emerging from the ashes said...

And I am Alice, falling, falling, falling down that rabbit hole, looking forward to all the drug-induced, funky visions I might have... ;)

Good points, Z. Need it be universal? Each society makes its own laws, values, morals, do they not? Of course, I'll have to explore this more.

Zarathustra said...

While I think it's true that much of what passes as morality may be strongly influenced by our particular cultures, I do believe there are moral imperatives that exceed the limits of any one culture. The view that women should be treated fairly and as equals is a nice example. I would argue that those cultures that demean or otherwise subjugate women may rightly be consider degenerate and uncivilized. I suspect you would agree with me on this. But how would you persuade someone who did not share this view without appealing to some standard that exceeds the particular conditions of human experience. You would at least need a standard that exceeded the combined experiences of you and your interlocutor.

emerging from the ashes said...

I would be very hesitant to label any culture as degenerate and uncivilized, but I see your point. But by those standards (treating women poorly), _every_ culture qualifies as uncivilized. We all have work to do.

but why do we "need some standard that exceeds the particular conditions of human experience"? Why is the human experience itself not enough? Doesn't humanism argue that we don't, in fact, need to appeal to God, and that humans are capable, in and of themselves, of achieving what we need to in order to make the world a better place?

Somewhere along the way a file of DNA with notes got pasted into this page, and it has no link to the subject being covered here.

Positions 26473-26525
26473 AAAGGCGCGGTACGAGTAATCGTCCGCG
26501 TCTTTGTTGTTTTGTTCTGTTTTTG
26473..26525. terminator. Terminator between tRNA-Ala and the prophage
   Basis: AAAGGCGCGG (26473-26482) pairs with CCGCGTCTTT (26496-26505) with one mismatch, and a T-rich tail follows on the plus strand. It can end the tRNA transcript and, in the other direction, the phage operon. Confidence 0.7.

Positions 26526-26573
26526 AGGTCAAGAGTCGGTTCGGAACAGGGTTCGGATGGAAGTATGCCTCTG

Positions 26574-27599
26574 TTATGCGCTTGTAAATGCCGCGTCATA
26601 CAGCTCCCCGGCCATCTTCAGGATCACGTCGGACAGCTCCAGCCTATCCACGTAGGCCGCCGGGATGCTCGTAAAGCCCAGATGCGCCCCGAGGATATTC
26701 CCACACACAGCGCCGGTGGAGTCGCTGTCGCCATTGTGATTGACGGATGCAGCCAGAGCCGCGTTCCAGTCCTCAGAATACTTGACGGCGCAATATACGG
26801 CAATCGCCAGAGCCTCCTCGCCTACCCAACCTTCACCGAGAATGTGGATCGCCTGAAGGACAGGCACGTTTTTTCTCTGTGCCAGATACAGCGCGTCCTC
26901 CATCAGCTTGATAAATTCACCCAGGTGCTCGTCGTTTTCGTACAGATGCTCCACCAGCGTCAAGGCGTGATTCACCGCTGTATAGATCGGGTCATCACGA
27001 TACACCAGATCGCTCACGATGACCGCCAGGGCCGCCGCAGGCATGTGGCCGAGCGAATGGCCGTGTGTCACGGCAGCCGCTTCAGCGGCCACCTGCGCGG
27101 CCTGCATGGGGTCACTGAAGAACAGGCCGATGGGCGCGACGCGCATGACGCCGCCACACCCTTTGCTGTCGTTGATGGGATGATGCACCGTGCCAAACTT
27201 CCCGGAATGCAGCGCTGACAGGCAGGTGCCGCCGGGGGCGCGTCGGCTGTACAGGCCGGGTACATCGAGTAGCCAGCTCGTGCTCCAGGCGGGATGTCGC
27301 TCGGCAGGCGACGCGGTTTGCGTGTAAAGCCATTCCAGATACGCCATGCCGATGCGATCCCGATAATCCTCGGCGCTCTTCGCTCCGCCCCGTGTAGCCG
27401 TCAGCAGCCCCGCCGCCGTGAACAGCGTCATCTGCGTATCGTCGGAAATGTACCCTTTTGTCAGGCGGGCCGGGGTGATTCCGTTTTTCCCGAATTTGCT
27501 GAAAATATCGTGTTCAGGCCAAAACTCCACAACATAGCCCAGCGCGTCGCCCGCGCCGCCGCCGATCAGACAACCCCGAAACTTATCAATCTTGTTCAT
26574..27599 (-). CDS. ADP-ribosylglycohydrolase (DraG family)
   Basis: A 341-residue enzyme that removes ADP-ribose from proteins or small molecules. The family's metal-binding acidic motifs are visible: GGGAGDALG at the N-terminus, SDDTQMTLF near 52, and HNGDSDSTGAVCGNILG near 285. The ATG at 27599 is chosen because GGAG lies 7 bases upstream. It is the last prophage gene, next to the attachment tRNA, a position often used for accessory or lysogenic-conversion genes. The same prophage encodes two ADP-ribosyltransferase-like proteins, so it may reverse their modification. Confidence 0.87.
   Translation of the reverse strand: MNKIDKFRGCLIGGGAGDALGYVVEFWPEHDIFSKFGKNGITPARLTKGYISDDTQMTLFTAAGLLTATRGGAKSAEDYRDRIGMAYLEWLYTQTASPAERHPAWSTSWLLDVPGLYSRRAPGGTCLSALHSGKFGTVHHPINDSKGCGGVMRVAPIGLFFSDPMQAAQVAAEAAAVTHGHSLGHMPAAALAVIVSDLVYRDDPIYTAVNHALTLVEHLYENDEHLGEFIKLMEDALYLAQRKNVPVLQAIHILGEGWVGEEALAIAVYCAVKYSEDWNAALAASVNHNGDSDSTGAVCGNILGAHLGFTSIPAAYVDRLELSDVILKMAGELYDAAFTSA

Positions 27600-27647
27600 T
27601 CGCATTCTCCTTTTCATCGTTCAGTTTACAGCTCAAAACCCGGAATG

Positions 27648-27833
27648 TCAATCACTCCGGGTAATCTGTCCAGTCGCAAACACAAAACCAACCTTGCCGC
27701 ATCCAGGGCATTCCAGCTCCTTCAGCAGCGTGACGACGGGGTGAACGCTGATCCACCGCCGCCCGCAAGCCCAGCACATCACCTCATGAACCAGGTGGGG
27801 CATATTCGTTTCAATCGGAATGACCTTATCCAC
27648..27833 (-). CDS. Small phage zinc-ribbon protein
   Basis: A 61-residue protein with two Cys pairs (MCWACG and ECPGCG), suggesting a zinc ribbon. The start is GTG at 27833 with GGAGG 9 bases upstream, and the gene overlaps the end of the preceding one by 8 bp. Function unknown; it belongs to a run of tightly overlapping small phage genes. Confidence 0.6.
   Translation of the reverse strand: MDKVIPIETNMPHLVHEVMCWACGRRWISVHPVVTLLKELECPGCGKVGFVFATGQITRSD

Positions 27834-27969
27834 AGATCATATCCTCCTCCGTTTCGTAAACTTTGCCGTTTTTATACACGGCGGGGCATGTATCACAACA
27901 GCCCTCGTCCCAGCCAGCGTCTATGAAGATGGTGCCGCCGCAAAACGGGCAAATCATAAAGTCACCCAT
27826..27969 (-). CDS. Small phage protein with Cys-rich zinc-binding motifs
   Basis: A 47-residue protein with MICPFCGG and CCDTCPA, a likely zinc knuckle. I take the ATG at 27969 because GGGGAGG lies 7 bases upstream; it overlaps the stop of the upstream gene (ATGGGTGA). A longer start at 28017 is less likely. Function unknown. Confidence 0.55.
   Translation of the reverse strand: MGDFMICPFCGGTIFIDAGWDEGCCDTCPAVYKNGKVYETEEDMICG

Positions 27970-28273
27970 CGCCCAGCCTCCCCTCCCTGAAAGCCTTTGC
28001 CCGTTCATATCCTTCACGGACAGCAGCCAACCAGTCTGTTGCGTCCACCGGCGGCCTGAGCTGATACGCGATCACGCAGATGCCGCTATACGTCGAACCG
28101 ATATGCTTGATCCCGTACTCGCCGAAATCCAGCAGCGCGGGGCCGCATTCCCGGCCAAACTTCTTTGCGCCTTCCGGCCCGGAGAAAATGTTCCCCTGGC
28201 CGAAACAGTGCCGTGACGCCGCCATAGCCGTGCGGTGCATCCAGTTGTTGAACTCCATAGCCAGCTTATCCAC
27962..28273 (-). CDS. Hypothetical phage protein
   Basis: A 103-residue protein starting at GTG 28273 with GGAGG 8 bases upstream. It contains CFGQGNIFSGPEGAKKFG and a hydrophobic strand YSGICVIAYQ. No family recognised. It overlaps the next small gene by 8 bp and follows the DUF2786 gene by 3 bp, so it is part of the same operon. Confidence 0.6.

I recognize that you have much more training than me to argue religion and ethics, and I have yet to get to the literature that would help me argue effectively. But it seems to me that relying on the necessity of appealing to God for our morals and standards short-changes us as humans.

But I know you have different views on this: you feel that humans are "fallen" in a metaphorical sense and need help ("redemption"). We are sinners and need the idea of God to make us better. Did I portray your basic ideas on that correctly?

This difference between us is perhaps what makes me lean toward humanism and you Christianity.

Zarathustra said...

I do think we are substantially weakened by sin, to speak in Christian terms, but not completely incapacitated. For Christians, this should have both moral and epistemic implications. But Christians are by no means the only ones who think of human nature as self-interested and corrupt. Hobbes also, convincingly I might add, has argued that it is irrational for human beings to act in the interest of others; and that, as rational animals, human beings are motivated by self-interest. Now philosophy has come a long way since Hobbes, but many contemporary philosophers still think Hobbes was basically correct.

Kantians would be the principal exception to what I've stated above. But Kant's moral philosophy, in an interesting way, also depends on God as a source of normativity. There are secular Kantians who've abandoned the religious connotations of Kant's ethics, but I think there are good reasons not to follow these interpretations, although these would likely be reasons you'd object to.

Utilitarians often express displeasure with the idea of using God as a sourse of normativity, but they've also largely ignored the problem of normativity. Most utilitarians, as far as I can tell, think that human beings will simply want to behave morally for the sheer reason that that's what morality requires. Because of certain presuppositions that I hold, I'm unconvinced it's within our power to be motivated in such a way.